HOUSTON — Electronic cigarette maker Juul Labs has agreed to pay nearly $440 million to settle a two-year investigation by 33 states into the marketing of its high-nicotine vaping products, which have long been blamed for sparking a national surge in teen vaping.
The investigation, initially launched in 2020 by Texas Attorney General Ken Paxton, was led by his office, along with the attorney generals of Connecticut and Oregon.
Of the $438.5 million, Texas will receive $42.8 million. The settlement will also force JUUL to comply with a series of strict injunctive terms severely limiting their marketing and sales practices. The settlement total amounts to about 25% of Juul’s U.S. sales of $1.9 billion last year.
The $438.5 million would be paid out over a period of six to 10 years, with the amounts paid increasing the longer the company takes to make the payments. If JUUL chooses to extend the payment period up to 10 years, the final settlement would reach $476.6 million.
“When I launched this investigation over two years ago, my goal was to make sure JUUL was held liable for any wrongdoing done in the past and ensure that they change direction to fully comply with the law going forward. This settlement helps accomplish both of those priorities,” Paxton said. “My commitment to protecting consumers from deceptive business practices is unwavering, and any company that misleads Texans, especially our youth, will be held accountable for their actions.”
The settlement, which includes numerous restrictions on how Juul can market its products, resolves one of the biggest legal threats facing the beleaguered company, which still faces nine separate lawsuits from other states. Additionally, Juul faces hundreds of personal lawsuits brought on behalf of teenagers and others who say they became addicted to the company's vaping products.
The states' investigation found that Juul marketed its e-cigarettes to underage teens with launch parties, product giveaways and ads and social media posts using youthful models, according to a statement.
Most of the limits imposed by Tuesday's settlement won't immediately affect Juul, which halted use of parties, giveaways and other promotions after coming under scrutiny several years ago.
Teen use of e-cigarettes skyrocketed in the years following Juul’s 2015 launch, leading the U.S. Food and Drug Administration to declare an “epidemic” of underage vaping among young people. Health experts said the unprecedented increase risked hooking a generation of young people on nicotine.
But since 2019 Juul has mostly been in retreat, dropping all U.S. advertising and pulling its fruit and candy flavors from store shelves.
The biggest blow came earlier this summer when the FDA moved to ban all Juul e-cigarettes from the market. Juul challenged that ruling in court, and the FDA has since reopened its scientific review into the company's technology.
The FDA review is part of a sweeping effort by regulators to bring scrutiny to the multibillion-dollar vaping industry after years of delays. The agency has authorized a handful of e-cigarettes from Juul's competitors for adult smokers looking for a less harmful alternative to cigarettes.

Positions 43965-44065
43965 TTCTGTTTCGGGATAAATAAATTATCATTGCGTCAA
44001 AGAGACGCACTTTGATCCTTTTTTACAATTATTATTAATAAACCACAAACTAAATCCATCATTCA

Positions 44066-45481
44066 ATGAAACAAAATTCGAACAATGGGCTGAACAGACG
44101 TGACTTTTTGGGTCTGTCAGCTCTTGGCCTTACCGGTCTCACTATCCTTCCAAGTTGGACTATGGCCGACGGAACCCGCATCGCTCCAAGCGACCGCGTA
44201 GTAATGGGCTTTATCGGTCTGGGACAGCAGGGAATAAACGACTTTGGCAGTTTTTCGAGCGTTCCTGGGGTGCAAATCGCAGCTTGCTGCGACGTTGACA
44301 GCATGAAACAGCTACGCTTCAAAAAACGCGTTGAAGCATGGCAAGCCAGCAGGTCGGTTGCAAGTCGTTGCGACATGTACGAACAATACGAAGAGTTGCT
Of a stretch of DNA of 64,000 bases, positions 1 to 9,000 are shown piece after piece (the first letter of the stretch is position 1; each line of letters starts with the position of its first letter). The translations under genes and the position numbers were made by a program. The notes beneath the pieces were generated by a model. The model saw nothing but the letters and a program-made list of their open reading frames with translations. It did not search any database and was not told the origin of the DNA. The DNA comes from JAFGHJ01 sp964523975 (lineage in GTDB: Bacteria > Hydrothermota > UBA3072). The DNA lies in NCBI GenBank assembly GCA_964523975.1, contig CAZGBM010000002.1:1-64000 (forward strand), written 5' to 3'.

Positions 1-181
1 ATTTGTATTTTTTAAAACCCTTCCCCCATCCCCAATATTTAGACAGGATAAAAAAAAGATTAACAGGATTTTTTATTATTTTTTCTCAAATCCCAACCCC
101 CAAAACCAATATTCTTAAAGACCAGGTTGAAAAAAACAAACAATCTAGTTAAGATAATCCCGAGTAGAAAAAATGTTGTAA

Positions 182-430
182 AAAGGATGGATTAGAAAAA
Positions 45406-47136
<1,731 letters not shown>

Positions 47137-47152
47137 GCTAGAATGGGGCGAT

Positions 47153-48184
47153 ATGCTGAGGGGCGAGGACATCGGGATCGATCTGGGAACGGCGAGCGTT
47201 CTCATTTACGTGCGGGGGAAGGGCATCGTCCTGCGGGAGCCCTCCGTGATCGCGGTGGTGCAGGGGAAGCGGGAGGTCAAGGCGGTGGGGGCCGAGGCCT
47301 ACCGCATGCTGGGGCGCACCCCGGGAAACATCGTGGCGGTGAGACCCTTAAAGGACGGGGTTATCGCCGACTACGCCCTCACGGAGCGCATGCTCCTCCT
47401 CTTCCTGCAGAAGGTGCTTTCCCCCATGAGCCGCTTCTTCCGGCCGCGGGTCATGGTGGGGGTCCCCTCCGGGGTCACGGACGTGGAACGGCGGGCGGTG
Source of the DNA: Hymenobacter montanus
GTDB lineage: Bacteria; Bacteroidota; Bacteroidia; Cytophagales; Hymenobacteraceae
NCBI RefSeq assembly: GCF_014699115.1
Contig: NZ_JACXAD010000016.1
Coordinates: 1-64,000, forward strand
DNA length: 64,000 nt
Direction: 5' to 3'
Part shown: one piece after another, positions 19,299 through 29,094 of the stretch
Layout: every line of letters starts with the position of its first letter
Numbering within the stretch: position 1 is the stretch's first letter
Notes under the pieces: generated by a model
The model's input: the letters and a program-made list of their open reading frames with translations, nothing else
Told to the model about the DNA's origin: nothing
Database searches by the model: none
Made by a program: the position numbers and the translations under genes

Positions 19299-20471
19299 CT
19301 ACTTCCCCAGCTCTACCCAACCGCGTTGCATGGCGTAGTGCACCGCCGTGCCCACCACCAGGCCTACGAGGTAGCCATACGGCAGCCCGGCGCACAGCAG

While Juul's early marketing focused on young, urban professionals, the company has since shifted to pitching its product as an alternative nicotine source for older smokers.
“We remain focused on our future as we fulfill our mission to transition adult smokers away from cigarettes — the number one cause of preventable death — while combating underage use,” the company said in a statement.
Juul initially sold its high-nicotine pods in flavors like mango, mint and creme. The products became a scourge in U.S. high schools, with students vaping in bathrooms and hallways between classes.
But recent federal survey data shows that teens have been shifting away from the company. Most teens now prefer disposable e-cigarettes, some of which continue to be sold in sweet, fruity flavors.
Overall, the survey showed a drop of nearly 40% in the teen vaping rate as many kids were forced to learn from home during the pandemic. Still, federal officials cautioned about interpreting the results given they were collected online for the first time, instead of in classrooms.
Juul has agreed to refrain from a host of marketing practices as part of the settlement. They include not using cartoons, paying social media influencers, depicting people under 35, advertising on billboards and public transportation and placing ads in any outlets unless 85% of their audience are adults.
The deal also includes restrictions on where Juul products may be placed in stores, age verification on all sales and limits to online and retail sales.
The following states and territories are joining Texas in the settlement: Alabama, Arkansas, Connecticut, Delaware, Georgia, Hawaii, Idaho, Indiana, Kansas, Kentucky, Maryland, Maine, Mississippi, Montana, North Dakota, Nebraska, New Hampshire, New Jersey, Nevada, Ohio, Oklahoma, Oregon, Puerto Rico, Rhode Island, South Carolina, South Dakota, Tennessee, Utah, Virginia, Vermont, Wisconsin, and Wyoming.